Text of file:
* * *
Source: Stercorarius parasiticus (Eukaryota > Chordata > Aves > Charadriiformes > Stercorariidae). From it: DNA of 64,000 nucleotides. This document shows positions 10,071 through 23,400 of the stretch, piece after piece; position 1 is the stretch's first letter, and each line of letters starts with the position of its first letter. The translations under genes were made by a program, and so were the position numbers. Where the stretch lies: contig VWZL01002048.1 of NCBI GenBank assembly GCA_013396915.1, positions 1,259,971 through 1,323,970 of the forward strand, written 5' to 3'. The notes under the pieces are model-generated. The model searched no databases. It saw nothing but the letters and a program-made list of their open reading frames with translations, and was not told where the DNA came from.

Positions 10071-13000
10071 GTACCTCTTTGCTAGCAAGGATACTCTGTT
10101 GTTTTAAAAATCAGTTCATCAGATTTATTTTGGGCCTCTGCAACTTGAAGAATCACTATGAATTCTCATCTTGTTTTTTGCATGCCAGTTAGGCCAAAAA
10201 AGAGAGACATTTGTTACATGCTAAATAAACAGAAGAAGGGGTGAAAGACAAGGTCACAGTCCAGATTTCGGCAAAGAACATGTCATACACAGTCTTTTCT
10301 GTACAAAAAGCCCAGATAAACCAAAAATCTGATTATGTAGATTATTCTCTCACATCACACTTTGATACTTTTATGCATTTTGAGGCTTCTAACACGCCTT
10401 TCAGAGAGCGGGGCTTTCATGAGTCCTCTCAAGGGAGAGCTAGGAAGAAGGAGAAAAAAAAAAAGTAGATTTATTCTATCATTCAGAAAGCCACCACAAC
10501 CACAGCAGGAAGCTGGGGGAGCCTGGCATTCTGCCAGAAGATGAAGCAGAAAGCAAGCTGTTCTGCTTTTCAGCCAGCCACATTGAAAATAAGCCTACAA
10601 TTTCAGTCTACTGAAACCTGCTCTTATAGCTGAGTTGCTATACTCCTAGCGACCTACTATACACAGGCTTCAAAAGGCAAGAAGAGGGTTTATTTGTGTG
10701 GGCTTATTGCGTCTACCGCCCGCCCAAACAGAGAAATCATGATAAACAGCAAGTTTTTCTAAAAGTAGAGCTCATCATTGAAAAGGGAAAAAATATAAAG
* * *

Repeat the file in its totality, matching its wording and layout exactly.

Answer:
Source: Stercorarius parasiticus (Eukaryota > Chordata > Aves > Charadriiformes > Stercorariidae). From it: DNA of 64,000 nucleotides. This document shows positions 10,071 through 23,400 of the stretch, piece after piece; position 1 is the stretch's first letter, and each line of letters starts with the position of its first letter. The translations under genes were made by a program, and so were the position numbers. Where the stretch lies: contig VWZL01002048.1 of NCBI GenBank assembly GCA_013396915.1, positions 1,259,971 through 1,323,970 of the forward strand, written 5' to 3'. The notes under the pieces are model-generated. The model searched no databases. It saw nothing but the letters and a program-made list of their open reading frames with translations, and was not told where the DNA came from.

Positions 10071-13000
10071 GTACCTCTTTGCTAGCAAGGATACTCTGTT
10101 GTTTTAAAAATCAGTTCATCAGATTTATTTTGGGCCTCTGCAACTTGAAGAATCACTATGAATTCTCATCTTGTTTTTTGCATGCCAGTTAGGCCAAAAA
10201 AGAGAGACATTTGTTACATGCTAAATAAACAGAAGAAGGGGTGAAAGACAAGGTCACAGTCCAGATTTCGGCAAAGAACATGTCATACACAGTCTTTTCT
10301 GTACAAAAAGCCCAGATAAACCAAAAATCTGATTATGTAGATTATTCTCTCACATCACACTTTGATACTTTTATGCATTTTGAGGCTTCTAACACGCCTT
10401 TCAGAGAGCGGGGCTTTCATGAGTCCTCTCAAGGGAGAGCTAGGAAGAAGGAGAAAAAAAAAAAGTAGATTTATTCTATCATTCAGAAAGCCACCACAAC
10501 CACAGCAGGAAGCTGGGGGAGCCTGGCATTCTGCCAGAAGATGAAGCAGAAAGCAAGCTGTTCTGCTTTTCAGCCAGCCACATTGAAAATAAGCCTACAA
10601 TTTCAGTCTACTGAAACCTGCTCTTATAGCTGAGTTGCTATACTCCTAGCGACCTACTATACACAGGCTTCAAAAGGCAAGAAGAGGGTTTATTTGTGTG
10701 GGCTTATTGCGTCTACCGCCCGCCCAAACAGAGAAATCATGATAAACAGCAAGTTTTTCTAAAAGTAGAGCTCATCATTGAAAAGGGAAAAAATATAAAG